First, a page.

Housing foyer for young Melton people is given the green light

An artist's impression of the planned foyer building in Thorpe End, Melton, which would house young people aged 16-25 EMN-150618-130022001

An artist's impression of the planned foyer building in Thorpe End, Melton, which would house young people aged 16-25 EMN-150618-130022001

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A ‘landmark’ housing foyer for young people aged 16-25 is to be built on a former public car park on the edge of Melton town centre.

Melton Council’s planning committee unanimously approved the scheme, subject to conditions, last night (Thursday) despite hearing a multitude of concerns raised by neighbours.

Peterborough-based Axiom Housing Association is to build the three-storey 27-bedroom facility on Thorpe End car park - land owned by Melton Council.

Axiom say the foyer will provide safe and secure housing, support and training for young people, some of whom may have care backgrounds or be coming from broken homes.

Young people who will be housed there, for between six months and two years, will be expected to engage in full-time education, training or employment before eventually moving onto independent accommodation.

But neighbouring residents, including some in Brook Street, strongly felt the proposed building was too big and ‘totally out of keeping with the area’.

Concerns were raised about a loss of car parking in the town, impacting upon residents and shoppers, with objectors also fearing the foyer was ‘too close to an established residential area’ and would overlook and over-shadow neighbouring homes resulting in a loss of privacy for residents. Other concerns raised included the development’s impact on road safety and water voles at the site, risk of flooding and increased air pollution.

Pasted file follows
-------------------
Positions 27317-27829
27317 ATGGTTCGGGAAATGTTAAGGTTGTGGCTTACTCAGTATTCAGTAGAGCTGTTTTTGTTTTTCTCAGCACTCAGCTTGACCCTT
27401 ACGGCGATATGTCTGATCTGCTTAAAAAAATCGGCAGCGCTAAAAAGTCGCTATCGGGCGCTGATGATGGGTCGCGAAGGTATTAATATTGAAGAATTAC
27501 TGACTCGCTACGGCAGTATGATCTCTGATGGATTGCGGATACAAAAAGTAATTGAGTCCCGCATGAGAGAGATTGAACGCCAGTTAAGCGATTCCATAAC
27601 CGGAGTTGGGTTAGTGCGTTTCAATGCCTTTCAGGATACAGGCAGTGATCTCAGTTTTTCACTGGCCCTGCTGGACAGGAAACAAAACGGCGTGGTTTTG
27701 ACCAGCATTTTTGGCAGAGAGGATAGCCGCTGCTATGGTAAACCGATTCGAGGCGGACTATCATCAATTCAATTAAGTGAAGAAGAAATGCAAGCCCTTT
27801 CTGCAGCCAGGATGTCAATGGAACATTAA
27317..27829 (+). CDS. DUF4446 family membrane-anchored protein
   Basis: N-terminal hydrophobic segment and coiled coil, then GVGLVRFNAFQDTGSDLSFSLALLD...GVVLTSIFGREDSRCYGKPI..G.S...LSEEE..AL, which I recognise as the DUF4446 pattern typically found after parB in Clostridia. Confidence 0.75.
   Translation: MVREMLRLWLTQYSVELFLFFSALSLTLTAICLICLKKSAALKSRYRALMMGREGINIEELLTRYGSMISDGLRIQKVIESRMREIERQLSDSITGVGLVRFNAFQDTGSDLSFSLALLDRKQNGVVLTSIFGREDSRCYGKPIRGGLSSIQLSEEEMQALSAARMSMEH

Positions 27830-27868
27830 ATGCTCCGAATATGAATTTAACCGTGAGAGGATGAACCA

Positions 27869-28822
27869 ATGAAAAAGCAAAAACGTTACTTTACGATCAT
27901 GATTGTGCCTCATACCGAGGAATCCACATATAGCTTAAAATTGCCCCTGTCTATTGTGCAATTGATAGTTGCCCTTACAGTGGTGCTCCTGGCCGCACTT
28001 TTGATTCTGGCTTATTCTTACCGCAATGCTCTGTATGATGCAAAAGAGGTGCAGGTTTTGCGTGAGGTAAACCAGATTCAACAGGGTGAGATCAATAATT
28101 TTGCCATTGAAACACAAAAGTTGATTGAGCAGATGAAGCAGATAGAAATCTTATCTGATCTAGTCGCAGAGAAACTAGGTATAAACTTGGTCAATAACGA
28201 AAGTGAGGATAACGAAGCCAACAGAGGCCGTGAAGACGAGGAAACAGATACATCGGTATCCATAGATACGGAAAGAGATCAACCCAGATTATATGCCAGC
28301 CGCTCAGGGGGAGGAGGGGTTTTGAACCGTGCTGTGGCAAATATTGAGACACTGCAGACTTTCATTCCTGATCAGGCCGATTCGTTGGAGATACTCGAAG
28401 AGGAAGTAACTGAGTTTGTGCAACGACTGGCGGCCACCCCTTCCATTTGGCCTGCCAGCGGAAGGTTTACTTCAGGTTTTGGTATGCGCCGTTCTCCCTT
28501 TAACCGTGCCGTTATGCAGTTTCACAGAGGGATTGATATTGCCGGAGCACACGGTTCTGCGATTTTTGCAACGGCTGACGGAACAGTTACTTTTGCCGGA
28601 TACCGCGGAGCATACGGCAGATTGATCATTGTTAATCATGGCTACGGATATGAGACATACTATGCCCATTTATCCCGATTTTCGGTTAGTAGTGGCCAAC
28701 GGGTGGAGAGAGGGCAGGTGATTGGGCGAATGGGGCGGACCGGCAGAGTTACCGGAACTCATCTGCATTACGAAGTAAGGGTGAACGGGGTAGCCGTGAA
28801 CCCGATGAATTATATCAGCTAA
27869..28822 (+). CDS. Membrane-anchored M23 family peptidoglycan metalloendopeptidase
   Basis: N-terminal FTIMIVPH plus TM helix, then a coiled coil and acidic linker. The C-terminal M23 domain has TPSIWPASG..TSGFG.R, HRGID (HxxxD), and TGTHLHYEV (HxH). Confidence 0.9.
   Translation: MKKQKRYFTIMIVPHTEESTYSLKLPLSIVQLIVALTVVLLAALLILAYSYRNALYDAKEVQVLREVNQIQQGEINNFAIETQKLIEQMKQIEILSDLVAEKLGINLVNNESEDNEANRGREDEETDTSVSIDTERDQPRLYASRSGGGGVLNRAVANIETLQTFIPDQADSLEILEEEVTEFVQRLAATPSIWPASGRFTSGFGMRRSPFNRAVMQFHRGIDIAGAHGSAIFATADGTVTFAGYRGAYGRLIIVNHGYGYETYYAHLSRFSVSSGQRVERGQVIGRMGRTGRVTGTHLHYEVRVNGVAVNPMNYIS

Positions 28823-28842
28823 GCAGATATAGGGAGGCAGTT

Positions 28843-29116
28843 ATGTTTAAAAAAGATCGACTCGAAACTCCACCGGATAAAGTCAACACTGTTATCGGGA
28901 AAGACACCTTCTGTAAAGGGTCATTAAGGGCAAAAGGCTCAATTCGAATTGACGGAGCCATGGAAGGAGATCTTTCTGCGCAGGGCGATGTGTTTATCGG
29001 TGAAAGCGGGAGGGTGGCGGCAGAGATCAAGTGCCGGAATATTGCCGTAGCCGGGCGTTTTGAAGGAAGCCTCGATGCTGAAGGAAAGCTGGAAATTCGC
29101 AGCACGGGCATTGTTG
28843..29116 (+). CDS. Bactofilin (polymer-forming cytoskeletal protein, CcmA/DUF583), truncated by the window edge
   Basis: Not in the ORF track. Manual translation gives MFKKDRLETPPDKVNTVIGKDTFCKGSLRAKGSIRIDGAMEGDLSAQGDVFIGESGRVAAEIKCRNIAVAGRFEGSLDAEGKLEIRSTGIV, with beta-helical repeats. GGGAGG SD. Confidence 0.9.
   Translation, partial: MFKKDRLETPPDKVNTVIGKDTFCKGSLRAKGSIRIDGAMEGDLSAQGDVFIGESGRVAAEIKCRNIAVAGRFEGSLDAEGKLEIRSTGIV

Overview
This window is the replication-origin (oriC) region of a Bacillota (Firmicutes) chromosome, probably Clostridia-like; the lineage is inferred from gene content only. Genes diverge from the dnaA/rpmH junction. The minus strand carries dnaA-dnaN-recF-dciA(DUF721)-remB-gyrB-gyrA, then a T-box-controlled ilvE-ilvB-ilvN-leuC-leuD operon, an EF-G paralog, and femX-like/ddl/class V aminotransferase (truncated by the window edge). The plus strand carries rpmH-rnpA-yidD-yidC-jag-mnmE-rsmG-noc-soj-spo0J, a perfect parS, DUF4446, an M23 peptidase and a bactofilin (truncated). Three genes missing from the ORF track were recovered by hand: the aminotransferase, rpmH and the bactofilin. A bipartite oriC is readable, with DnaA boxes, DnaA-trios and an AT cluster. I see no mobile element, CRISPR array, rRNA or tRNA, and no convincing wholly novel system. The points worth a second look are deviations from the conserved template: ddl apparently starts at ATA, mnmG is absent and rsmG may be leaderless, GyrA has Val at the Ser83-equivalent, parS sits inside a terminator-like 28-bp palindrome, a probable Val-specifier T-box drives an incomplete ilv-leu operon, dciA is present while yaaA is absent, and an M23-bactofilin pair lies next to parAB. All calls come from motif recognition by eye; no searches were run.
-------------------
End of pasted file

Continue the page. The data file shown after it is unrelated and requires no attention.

Pat Reid, the council’s regulatory services manager, said that Leicestershire County Highways hadn’t raised any objections to the scheme. He said: “The car park, at present, is a private car park. Until about 12 months ago it was a public car park with about 45 spaces.

“There will be an impact on existing parking in the town centre. There are about 1,000 car parking spaces in the town. The loss of 45 spaces is only four or five per cent - a relatively small proportion of car parking in the town centre.”

In terms of the foyer’s impact on residential amenity, Mr Reid told the committee that it would be most felt by newer properties in Brook Street which would be about 14 metres away from the building at their closest.

But he felt the design features of the foyer would ‘limit the impact’ on the nearest neighbours.

Although some committee members had concerns about the foyer’s impact on residents in Brook Street it was generally felt the benefits of the development outweighed the harm.

Councillor Pam Baguley said: “I think it’s a marvellous thing. So many young people fail to get the help they need. They need the guidance as well as the support these places offer.”

Councillor Pat Cumbers added: “I’m very pleased to see this. There are some very vulnerable 16-year-olds who haven’t got the family support they need. This foyer will help these young people and I think it’s something to be very proud of.”